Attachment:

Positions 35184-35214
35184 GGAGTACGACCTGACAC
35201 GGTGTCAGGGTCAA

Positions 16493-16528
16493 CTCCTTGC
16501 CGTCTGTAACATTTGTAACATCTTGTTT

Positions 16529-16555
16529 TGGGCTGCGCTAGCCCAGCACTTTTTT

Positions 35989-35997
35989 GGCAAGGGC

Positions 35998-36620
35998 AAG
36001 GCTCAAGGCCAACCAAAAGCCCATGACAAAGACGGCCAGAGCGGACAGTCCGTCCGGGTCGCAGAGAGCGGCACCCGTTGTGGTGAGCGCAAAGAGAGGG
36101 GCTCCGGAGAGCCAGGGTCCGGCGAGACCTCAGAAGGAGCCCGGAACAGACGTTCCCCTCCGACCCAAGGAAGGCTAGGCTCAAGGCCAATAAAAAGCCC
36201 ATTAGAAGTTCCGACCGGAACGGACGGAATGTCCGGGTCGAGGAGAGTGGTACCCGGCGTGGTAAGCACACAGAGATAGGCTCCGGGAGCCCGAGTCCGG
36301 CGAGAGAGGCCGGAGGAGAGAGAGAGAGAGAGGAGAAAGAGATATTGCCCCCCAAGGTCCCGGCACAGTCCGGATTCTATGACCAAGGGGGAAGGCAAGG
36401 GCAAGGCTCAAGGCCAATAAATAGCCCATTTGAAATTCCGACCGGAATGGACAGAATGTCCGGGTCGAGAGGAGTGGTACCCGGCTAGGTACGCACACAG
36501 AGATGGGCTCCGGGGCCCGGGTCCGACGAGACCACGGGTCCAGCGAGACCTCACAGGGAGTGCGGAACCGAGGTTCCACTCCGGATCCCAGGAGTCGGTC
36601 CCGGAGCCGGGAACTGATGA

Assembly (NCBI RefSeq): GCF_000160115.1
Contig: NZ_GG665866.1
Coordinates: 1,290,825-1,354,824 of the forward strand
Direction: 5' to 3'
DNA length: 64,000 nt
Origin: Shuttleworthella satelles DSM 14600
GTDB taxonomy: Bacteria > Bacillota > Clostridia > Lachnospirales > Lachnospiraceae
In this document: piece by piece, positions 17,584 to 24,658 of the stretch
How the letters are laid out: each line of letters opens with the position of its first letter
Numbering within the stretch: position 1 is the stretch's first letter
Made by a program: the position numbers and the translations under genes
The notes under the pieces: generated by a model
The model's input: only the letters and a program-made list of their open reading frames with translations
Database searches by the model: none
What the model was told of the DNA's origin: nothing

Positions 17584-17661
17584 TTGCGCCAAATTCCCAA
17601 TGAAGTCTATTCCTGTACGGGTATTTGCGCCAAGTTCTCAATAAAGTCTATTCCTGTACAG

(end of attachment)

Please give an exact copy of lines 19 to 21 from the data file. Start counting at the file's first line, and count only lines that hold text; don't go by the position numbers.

36601 CCGGAGCCGGGAACTGATGA

Assembly (NCBI RefSeq): GCF_000160115.1
Contig: NZ_GG665866.1